FIG. 7 is an electrical circuit used in a power distribution panel of the present invention.
FIG. 8 is a perspective view of a second preferred embodiment of a power distribution panel with heat sink according to the present invention.
FIG. 9 is a top view of the second preferred embodiment of the power distribution panel with heat sink according to the present invention.
A power distribution panel is a circuit panel which channels power from a supply line to a number of different pieces of equipment. Therefore, a power distribution panel typically has one or more power input connections and an array of output connections to which the pieces of equipment to be supplied with power are connected. The typical power distribution panel also comprises an array of fuse locations, normally one fuse location for each output connection. Alternatively, or in combination, circuit protection may be provided by circuit breakers. This specification and accompanying drawings concern preferred embodiments of a power distribution fuse panel but it is to be understood that the present invention is applicable to other types of circuit panels such as circuit breaker panels, other circuit protection panels, or other circuit functions altogether.
As shown in FIGS. 1-6, the present invention relates to a power distribution fuse panel 1 (hereinafter referred to as fuse panel 1) having a housing or enclosure 2 with a front surface 10, a back surface 14, a top surface 18, a bottom surface 22 and two side surfaces 24. The embodiment shown in FIGS. 1-6 shows two arrays of fuse holders 12 and fuses 13 on the front surface 10, and on the back surface 14 are two arrays of output terminals 16 as well as two power input connections 28. The output terminals 16 are electrically connected to the power input connections 28 and the fuse holders 12 by means of an electrical circuit within housing 2, an example of which is shown in FIG. 7.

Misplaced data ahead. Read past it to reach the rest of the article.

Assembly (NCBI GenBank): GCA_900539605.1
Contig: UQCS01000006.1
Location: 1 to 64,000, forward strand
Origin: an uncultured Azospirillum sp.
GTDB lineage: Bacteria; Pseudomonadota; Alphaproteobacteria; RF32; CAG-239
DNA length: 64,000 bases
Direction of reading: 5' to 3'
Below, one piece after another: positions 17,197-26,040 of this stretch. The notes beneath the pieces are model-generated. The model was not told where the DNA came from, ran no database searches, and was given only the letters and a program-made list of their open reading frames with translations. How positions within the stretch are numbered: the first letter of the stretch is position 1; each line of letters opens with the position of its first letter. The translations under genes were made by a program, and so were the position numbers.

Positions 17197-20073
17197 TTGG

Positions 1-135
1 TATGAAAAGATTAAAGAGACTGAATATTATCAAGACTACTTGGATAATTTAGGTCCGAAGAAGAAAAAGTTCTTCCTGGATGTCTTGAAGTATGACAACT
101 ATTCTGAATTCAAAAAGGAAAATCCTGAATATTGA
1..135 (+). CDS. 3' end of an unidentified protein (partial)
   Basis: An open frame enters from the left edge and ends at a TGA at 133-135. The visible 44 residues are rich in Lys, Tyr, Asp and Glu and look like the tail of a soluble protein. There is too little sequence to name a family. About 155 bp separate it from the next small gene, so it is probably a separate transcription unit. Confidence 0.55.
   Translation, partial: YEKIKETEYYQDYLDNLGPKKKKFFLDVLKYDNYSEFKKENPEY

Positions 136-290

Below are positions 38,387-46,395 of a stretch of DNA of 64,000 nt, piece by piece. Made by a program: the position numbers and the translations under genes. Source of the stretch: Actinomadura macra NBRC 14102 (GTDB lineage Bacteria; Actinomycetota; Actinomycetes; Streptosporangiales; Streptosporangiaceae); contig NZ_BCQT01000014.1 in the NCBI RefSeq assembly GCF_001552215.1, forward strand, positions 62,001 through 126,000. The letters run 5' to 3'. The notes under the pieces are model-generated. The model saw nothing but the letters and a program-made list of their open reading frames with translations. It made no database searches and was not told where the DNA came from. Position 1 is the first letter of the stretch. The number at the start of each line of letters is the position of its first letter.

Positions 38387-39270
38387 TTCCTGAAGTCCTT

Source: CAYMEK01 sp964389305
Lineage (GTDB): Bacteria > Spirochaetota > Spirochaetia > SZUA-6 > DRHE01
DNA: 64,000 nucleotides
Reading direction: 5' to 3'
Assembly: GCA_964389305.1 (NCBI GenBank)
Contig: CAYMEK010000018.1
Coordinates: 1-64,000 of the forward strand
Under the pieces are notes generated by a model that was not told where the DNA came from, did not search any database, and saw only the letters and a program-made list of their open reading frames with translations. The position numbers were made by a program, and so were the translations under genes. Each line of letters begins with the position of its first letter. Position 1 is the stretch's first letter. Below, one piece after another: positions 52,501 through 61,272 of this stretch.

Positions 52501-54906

In the present invention, a heat sink 20 forms a portion of the top surface 18 of the fuse panel. The heat sink 20 acts to conduct heat away from a heat generating component 26 of the electrical circuit of the fuse panel, the heat generating component being mounted to the heat sink. Because the heat sink 20 forms a surface of the fuse panel, the heat sink 20 dissipates the heat directly to the open air outside the fuse panel.
Referring now to FIG. 6, a top side 30 of the heat sink 20 defines a pattern of grooves 34. A bottom side 32 of the heat sink 20 is flat enabling a heat generating component 26 such as a Schottky steering and rectifying diode to be mounted to the bottom side 32 of the heat sink 20. The grooves 34 provide an increased surface area and assist in dissipating heat conducted by the heat sink 20 away from the heat generating component 26. The grooves 34 and resulting longitudinal fins or projections 35 provide a more rigid panel section over a thin sheet metal shape, thereby strengthening the fuse panel. The heat sink 20 is perforated, thereby defining mounting apertures 40 for mounting the heat generating components 26 to the heat sink 20. The top surface 18 may also define vents or openings 38 to aid in cooling and ventilating the fuse panel. The heat sink 20 includes further perforations 41 for receiving fasteners 43 to mount to tabs 45 of a remainder of housing 2. As shown best in FIGS. 5 and 6, the heat sink 20 of the preferred embodiment is recessed into the enclosure 2, presenting a generally planar top surface to panel 20. No fins 35 project beyond the top surface 18.